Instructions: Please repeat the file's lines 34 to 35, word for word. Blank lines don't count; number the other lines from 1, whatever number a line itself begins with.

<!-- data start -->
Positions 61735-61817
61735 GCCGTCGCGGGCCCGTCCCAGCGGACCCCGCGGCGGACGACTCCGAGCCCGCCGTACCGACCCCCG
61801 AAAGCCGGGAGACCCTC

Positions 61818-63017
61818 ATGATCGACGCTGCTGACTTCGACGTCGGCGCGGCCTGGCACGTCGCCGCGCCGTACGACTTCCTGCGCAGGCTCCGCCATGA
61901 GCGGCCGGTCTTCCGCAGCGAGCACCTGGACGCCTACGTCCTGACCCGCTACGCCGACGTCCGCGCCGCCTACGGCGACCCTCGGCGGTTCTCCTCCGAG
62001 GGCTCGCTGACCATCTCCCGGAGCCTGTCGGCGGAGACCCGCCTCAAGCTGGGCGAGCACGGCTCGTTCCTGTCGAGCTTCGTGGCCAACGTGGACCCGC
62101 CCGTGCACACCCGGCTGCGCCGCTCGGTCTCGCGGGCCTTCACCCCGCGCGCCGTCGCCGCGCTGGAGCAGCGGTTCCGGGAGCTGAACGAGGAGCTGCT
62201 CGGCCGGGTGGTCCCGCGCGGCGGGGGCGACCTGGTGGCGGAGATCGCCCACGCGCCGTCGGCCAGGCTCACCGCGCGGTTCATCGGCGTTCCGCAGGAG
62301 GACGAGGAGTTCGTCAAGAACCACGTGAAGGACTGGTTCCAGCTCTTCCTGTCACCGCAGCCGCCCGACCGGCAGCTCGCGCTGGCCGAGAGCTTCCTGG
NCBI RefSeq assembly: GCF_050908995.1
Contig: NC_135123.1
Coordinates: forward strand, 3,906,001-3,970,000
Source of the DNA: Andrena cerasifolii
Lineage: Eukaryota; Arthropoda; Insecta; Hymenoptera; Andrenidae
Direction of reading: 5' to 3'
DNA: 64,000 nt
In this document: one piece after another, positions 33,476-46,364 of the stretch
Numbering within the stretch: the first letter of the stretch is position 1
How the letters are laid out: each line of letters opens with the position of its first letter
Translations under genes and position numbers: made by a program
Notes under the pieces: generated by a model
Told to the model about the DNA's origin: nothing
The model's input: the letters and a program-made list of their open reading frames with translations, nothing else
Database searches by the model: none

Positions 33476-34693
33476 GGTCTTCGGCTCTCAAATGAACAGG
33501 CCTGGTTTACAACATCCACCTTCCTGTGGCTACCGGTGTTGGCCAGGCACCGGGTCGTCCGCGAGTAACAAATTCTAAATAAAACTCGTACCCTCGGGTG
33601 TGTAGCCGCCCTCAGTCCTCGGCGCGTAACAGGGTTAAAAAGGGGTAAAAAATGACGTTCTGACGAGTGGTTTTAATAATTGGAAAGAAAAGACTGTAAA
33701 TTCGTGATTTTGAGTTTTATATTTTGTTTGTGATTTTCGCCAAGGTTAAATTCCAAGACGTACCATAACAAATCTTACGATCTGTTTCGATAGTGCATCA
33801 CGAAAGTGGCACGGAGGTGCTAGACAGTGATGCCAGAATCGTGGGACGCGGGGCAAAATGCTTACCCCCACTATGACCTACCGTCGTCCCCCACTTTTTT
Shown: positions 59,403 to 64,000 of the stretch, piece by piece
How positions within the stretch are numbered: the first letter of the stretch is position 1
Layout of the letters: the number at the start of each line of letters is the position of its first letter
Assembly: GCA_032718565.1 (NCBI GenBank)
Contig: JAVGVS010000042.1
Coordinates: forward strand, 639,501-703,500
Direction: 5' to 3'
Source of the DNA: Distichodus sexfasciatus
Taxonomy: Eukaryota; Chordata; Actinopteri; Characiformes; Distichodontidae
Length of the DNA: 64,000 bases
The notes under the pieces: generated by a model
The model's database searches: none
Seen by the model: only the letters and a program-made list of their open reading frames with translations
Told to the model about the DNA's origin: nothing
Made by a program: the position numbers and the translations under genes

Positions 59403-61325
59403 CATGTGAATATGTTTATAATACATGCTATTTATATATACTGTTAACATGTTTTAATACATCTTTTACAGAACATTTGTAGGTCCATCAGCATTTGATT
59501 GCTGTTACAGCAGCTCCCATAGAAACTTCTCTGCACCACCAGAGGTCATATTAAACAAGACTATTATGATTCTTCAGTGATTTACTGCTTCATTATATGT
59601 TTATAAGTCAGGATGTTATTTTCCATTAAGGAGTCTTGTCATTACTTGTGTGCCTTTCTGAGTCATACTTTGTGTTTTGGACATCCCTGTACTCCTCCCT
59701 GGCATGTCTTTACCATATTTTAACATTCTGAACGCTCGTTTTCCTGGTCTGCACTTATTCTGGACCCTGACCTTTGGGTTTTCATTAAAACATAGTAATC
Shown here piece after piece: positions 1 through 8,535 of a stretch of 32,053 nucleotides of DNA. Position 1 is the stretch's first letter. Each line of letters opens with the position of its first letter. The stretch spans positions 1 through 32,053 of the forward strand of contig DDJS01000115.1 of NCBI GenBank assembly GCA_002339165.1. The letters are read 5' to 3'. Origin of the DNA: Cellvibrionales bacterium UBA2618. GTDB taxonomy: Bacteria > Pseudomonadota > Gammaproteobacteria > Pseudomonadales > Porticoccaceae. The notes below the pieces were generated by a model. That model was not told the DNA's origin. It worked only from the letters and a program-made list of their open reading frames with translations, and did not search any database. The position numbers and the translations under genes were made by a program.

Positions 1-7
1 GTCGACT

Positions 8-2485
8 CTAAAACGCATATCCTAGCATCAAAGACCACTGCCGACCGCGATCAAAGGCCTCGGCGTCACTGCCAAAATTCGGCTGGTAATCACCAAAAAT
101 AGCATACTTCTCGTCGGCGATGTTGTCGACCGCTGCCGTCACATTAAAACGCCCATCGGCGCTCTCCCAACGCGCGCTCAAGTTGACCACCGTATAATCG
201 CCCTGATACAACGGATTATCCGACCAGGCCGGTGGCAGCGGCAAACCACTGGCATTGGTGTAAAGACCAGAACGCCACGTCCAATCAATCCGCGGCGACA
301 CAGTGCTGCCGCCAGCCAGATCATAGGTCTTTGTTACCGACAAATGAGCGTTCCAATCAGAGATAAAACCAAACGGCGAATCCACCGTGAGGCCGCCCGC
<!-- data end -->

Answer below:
Layout of the letters: the number at the start of each line of letters is the position of its first letter
Assembly: GCA_032718565.1 (NCBI GenBank)